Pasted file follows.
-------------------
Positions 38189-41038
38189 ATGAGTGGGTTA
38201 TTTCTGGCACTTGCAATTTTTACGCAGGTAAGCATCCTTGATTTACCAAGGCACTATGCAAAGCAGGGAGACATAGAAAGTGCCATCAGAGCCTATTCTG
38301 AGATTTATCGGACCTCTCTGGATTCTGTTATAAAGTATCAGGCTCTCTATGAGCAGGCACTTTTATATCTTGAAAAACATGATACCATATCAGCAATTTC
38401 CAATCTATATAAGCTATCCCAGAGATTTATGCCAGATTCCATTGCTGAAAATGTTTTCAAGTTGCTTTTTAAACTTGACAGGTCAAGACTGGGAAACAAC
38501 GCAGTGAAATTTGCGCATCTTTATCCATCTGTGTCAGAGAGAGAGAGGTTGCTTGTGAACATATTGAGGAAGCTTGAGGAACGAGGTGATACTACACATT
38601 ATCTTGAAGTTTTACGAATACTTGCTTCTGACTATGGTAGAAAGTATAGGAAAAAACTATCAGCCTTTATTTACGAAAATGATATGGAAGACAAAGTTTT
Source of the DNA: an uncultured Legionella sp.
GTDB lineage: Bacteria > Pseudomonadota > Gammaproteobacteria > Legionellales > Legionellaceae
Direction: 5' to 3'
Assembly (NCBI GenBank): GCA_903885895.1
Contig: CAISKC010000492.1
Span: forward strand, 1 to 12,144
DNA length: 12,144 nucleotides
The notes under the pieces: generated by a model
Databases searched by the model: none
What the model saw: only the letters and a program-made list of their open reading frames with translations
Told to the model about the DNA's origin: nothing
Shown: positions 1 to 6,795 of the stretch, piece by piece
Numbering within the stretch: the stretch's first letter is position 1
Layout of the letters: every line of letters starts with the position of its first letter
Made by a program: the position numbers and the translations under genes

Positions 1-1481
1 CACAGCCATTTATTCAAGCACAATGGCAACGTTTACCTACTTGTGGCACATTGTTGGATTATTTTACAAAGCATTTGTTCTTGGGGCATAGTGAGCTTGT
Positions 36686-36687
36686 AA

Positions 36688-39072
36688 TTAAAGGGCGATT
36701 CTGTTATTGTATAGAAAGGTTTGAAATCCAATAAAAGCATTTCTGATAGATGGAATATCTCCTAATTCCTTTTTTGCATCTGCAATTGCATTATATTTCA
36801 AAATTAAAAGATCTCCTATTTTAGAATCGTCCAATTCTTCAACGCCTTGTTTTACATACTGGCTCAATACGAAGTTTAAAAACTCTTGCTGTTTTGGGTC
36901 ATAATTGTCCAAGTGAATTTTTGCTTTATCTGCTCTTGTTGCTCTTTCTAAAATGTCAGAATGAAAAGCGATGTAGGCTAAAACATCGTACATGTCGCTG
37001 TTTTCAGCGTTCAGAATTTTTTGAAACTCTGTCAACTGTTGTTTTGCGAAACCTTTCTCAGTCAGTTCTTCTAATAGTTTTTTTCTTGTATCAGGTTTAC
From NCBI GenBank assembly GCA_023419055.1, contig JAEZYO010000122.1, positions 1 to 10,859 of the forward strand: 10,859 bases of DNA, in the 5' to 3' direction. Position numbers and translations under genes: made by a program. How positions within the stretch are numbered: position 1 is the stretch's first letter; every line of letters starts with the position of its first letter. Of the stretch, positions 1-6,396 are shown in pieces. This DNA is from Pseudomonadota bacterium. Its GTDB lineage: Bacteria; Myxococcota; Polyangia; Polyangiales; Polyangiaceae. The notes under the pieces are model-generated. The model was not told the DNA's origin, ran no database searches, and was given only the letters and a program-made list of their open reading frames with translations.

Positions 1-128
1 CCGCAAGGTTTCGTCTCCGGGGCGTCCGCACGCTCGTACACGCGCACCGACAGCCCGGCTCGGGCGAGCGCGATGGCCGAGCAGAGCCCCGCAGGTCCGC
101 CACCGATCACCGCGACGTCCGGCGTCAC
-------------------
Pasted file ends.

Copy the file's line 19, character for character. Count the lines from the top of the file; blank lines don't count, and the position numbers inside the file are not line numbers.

Shown: positions 1 to 6,795 of the stretch, piece by piece